“Fast and Furious 6” hits theatres this weekend in the US, packed with an amazing roster of cars and over the top action sequences.
But the movie franchise would never have started without real life inspiration.
Before you head to the movies, here’s a look at the real street racers of Los Angeles, where the original “The Fast and the Furious” film began.
Their driving may not be as outrageous as that of their movie counterparts, but those who choose to race illegally face the same serious, even deadly consequences.
Southern California is considered the birthplace of drag racing. Here's driver Don Garlits in 1961, racing his Chrysler Swamp Rat.
It has always been a sport that embraces unusual vehicles. Art Arfonts of Ohio named his ride the Green Monster, and he dressed to match.
To prevent dangerous races on public streets, tracks were built in Southern California where drivers could compete legally, and safely.
But many have closed in recent years, as the area's population expands, non-racers complain about noise, and some tracks go bankrupt.
One of the few spots left for legal drag racing is the 1/8 mile strip at Barona Drags, a full two-hour drive from Los Angeles.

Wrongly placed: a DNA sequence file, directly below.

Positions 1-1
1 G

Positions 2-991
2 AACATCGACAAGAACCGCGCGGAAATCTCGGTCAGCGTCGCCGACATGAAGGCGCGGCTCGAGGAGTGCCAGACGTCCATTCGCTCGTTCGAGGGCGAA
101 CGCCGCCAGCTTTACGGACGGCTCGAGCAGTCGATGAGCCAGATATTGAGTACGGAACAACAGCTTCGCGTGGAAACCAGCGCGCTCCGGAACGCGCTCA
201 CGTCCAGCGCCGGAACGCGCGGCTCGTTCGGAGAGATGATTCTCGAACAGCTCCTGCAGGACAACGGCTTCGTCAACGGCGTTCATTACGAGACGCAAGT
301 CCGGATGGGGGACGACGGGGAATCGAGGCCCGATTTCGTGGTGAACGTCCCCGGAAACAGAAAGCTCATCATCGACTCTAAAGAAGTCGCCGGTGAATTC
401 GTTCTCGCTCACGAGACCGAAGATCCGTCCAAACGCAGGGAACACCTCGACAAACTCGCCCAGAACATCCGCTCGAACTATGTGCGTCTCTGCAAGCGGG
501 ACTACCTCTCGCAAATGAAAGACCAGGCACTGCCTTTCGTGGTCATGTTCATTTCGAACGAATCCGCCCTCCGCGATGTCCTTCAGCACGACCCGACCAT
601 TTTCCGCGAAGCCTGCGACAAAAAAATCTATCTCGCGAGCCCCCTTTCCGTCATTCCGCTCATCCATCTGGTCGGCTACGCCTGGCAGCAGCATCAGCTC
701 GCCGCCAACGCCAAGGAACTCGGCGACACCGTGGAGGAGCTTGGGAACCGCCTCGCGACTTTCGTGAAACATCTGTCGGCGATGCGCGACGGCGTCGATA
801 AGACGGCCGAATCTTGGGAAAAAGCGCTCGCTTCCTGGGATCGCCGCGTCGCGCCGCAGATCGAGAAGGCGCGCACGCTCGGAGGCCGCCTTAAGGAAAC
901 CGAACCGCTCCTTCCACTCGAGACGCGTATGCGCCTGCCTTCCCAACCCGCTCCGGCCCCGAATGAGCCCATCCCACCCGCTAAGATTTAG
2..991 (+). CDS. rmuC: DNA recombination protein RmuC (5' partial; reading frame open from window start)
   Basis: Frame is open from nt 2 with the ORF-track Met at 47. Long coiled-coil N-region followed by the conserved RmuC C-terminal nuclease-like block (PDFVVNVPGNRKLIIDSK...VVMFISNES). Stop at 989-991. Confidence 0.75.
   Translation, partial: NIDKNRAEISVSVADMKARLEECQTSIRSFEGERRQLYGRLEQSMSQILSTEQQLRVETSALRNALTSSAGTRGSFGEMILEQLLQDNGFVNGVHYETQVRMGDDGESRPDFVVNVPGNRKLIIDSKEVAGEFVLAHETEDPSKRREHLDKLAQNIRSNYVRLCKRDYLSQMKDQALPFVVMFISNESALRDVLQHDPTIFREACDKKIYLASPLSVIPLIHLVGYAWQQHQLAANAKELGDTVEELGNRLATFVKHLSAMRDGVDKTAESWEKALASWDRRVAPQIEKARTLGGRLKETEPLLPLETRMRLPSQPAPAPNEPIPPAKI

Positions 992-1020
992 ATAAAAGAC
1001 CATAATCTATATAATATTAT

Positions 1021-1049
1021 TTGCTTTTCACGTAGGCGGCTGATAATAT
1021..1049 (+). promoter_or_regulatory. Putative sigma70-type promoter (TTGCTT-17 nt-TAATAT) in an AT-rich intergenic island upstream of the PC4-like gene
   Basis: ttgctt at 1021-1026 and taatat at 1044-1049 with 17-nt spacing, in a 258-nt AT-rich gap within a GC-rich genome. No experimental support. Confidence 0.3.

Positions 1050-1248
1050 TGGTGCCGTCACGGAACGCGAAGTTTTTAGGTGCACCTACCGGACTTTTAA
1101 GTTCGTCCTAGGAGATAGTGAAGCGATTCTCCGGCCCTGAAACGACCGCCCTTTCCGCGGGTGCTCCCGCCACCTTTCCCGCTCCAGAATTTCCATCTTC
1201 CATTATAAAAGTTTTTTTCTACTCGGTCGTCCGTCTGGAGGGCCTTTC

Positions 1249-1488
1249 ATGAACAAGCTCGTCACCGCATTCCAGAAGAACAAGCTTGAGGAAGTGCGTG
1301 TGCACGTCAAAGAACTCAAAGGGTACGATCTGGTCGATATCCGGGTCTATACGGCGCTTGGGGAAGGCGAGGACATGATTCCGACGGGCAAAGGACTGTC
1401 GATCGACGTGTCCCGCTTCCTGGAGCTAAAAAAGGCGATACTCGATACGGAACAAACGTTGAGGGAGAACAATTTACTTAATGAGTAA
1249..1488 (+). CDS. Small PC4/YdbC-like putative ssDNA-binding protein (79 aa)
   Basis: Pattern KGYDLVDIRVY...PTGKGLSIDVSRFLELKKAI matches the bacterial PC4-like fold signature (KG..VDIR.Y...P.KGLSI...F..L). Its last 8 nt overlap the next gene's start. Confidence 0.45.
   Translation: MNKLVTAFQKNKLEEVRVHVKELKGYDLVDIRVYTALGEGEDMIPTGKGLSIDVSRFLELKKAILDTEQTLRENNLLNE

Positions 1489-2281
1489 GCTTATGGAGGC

In this 1997 photo, Darrick McCloud spins his motorcycle before racing on San Fernando Road in LA's Sylmar neighbourhood.
McCloud added cannisters of Nitrous Oxide to give his bike an extra jolt of speed. He apparently knew it was dangerous, painting the words 'organ' and 'donor' on the tanks.
That same August night, this young man crashed his car, effectively ending racing for the night, as the police were expected to arrive.
Such crashes are the reason California police crack down on street racing. Even spectators can be fined up to $1,000 and have their driver licenses revoked.
In 2010, street racing culture on LA streets came back briefly in legal form, with regular 'cruise nights' on Van Nuys Boulevard.
Just about everyone at CPR has done time for illegal racing, according to the show, but that doesn't stop them.
Before one race, CPR members packed a parachute into the back of their 1972 Datsun 240Z, to be deployed in case of an emergency.
As the Z competed with a Camaro, it slowed down to avoid a turning truck — a hazard of racing on public roads.
1972 datsun 240Z
But the driver didn't protest the loss, and the money went to his competitor. The cash reward is a cherry on top for the drivers who love the sport so much they're willing to risk prison time and death to keep racing.
NOW WATCH: Executive Life videos
Business Insider Emails & Alerts
Site highlights each day to your inbox.